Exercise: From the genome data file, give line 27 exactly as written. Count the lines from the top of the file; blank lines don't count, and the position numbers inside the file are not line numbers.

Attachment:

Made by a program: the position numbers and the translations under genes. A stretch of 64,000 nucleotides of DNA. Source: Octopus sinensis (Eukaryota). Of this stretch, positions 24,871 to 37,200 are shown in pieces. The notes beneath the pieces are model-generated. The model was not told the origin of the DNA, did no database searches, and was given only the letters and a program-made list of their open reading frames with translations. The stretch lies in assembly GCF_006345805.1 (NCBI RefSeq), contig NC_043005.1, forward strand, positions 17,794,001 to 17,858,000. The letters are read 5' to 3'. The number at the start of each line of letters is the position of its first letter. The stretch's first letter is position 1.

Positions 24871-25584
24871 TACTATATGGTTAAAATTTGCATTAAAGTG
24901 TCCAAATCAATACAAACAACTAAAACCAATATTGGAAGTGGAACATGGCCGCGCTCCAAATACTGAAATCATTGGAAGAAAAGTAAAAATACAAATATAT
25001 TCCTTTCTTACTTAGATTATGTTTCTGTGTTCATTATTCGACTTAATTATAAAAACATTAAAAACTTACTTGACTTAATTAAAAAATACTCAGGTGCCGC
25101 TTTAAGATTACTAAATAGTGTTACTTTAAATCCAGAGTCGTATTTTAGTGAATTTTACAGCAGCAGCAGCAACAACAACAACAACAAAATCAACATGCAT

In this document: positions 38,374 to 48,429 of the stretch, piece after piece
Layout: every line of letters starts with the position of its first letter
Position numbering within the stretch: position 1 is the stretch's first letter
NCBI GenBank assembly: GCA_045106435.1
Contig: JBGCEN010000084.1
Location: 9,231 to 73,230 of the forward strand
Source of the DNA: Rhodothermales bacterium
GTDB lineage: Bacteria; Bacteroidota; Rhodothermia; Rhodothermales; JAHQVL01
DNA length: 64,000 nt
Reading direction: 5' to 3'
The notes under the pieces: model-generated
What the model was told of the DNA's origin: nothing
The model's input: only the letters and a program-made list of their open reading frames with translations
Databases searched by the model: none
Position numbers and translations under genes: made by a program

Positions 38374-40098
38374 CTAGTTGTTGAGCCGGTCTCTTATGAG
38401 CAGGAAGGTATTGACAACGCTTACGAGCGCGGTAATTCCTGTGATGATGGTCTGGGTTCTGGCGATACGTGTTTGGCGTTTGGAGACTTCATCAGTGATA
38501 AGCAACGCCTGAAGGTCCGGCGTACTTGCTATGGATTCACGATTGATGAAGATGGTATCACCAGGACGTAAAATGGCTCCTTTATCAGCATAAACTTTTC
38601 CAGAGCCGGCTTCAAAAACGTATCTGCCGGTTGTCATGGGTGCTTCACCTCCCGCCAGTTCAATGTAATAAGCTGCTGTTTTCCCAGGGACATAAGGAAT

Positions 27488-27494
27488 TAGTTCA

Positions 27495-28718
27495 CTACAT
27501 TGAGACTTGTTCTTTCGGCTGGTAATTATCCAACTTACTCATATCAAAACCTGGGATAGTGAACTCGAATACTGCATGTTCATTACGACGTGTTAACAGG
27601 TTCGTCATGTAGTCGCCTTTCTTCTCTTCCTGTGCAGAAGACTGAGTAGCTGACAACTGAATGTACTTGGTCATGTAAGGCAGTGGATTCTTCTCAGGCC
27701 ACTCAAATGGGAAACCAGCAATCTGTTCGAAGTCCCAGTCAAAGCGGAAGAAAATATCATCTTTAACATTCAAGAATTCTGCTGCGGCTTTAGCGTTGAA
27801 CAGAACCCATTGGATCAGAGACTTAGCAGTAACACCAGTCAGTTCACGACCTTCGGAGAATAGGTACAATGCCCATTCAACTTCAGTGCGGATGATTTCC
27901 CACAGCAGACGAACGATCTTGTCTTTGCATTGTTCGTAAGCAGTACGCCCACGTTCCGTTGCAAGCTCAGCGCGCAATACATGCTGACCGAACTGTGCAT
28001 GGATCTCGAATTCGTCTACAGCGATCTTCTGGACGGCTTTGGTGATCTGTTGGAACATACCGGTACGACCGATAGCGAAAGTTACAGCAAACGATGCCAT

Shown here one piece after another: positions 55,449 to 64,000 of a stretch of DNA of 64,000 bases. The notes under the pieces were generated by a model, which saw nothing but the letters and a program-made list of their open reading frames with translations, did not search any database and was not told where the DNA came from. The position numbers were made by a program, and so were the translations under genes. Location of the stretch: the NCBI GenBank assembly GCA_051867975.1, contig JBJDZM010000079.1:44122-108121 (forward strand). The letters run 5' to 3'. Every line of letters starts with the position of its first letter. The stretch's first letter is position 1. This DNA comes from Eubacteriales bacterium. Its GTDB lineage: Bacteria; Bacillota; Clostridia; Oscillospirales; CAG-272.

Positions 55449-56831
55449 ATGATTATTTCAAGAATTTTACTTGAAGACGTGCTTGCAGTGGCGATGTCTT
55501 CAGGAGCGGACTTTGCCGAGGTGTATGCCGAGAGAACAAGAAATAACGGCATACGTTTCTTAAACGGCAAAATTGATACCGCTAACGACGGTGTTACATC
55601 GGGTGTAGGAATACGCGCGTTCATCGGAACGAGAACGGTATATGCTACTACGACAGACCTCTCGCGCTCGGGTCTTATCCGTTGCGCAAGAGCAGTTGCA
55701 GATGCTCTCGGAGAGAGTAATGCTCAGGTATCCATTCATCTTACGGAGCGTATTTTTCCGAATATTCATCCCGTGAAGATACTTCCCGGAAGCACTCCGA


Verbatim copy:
Positions 27488-27494